Wk10 // The Gender Gap in Coverage
Wk10 // The Gender Gap in Coverage
March 5, 2024

If women make the majority of the decisions around estate planning and around the home, why are men typically the primary named insured?


Women have lower rates than men for their homeowners, auto, life, and in some states health as well.  Women typically are the decision maker on family and altruistic affairs (this is not only for donation but estate planning for transition of wealth). Women make up 61% of the workforce in the insurance world, 14% higher than the national average.  


Here are the big “buts” though.  


Men are typically the first named insured and therefore are the ones frequently contacted for insurance.  


Women only make up 18% of the C-suite of insurance companies, and although data on sales positions are murky because reporting on independent brokers is tough, signs point them to being a minority.  


Although most mothers/wives report estate planning and life insurance as a priority and usually are the ones to push the conversation on the men in their life there is a gender gap in coverage.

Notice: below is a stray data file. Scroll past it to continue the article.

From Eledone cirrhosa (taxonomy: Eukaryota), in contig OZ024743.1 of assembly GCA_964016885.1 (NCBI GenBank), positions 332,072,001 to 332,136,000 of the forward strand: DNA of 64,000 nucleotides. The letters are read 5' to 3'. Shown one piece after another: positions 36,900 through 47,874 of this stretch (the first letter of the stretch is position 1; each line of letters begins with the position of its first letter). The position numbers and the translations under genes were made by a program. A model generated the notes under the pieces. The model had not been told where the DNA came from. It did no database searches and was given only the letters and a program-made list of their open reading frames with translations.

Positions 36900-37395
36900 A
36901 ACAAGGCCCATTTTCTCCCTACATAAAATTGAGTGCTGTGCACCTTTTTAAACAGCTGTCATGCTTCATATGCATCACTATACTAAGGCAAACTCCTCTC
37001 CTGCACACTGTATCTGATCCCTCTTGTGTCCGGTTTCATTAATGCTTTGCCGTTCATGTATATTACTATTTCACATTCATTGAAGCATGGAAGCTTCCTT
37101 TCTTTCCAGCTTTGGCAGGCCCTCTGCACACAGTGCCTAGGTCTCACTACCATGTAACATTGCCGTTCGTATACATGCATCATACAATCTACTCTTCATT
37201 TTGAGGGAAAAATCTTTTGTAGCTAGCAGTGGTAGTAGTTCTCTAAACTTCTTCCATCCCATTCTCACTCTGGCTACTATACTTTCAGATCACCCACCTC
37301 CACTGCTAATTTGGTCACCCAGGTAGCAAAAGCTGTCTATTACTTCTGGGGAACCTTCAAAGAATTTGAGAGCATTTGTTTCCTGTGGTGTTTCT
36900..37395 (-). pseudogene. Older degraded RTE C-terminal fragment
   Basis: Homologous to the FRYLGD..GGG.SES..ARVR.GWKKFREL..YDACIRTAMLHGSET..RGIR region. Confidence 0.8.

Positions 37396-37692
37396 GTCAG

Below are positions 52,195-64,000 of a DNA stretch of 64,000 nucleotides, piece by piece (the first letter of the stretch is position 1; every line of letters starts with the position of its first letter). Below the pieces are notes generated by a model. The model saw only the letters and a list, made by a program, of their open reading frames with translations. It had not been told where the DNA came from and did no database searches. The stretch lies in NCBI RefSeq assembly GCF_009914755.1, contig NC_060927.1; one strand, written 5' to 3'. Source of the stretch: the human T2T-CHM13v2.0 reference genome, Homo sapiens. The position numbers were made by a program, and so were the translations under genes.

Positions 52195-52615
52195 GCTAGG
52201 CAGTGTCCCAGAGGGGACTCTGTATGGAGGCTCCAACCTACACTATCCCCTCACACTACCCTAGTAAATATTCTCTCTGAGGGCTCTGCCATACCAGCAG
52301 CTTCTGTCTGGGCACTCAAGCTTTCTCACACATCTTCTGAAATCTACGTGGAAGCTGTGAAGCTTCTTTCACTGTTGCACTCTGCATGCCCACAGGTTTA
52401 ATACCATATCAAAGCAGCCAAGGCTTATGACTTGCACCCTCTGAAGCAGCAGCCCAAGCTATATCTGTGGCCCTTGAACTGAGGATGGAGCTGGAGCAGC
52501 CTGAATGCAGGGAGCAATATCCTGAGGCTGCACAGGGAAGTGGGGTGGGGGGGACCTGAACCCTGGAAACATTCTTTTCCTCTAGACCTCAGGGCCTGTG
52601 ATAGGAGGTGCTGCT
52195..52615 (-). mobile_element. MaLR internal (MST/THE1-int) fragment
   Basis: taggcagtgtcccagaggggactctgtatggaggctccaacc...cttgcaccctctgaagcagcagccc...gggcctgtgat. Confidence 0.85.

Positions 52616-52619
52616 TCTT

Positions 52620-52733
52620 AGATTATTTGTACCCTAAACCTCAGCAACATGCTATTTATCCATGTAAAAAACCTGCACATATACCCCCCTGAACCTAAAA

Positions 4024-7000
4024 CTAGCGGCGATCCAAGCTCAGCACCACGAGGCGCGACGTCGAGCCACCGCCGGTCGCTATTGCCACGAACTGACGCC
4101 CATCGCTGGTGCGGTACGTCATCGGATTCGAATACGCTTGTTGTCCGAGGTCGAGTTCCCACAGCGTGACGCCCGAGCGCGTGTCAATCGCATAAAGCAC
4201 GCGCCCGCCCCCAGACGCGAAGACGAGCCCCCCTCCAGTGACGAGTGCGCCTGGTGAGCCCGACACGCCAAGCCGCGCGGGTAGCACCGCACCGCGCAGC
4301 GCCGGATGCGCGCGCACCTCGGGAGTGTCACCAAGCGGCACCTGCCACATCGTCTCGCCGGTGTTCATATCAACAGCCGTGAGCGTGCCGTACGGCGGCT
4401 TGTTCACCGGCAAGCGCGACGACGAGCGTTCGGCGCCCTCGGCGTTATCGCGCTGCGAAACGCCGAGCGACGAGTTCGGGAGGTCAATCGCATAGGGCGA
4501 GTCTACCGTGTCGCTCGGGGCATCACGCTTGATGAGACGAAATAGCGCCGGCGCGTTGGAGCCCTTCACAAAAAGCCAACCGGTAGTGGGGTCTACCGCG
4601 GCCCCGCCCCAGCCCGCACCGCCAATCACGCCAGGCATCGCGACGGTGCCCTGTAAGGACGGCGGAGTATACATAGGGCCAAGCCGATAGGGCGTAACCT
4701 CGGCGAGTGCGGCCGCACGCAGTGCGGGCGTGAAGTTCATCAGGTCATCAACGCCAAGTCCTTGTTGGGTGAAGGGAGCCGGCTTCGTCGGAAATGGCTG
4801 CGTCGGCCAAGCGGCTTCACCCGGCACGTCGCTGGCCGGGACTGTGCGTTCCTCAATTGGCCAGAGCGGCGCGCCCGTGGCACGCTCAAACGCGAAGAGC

It’s not like there’s nothing to protect as women are a growing piece of the workforce year after year (barring weird covid data), women are increasingly starting businesses, are a growing percentage of the C-suite, although that’s lagging, and perform the majority of the unpaid labor in a family.  Many point to increasing C-suite representation.  Although this is an objectively good thing, how many people make their insurance decisions based on who is the head of 1 company in a large marketplace?  Others point to marketing but the pink razor trope is a bit overplayed and ignores a central piece I think we are missing.  We need more women in sales and to train our sales force to recognize bias.  Is the male first named insured because he is the one making the decisions and fielding the calls or is it just because that’s our innate bias?  More women in sales not only means reps that can relate to an underserved demographic but it has a radiating effect of changing the behavior of those around them.  And this is a win across the board.  More salespeople get promoted into the C-suite than back office and an unbiased look at a family unit and education in effective communication means more sales for the company and less gaps in coverage for the consumer.  This is how we need to grow as an industry if we truly believe in people getting the coverage they need.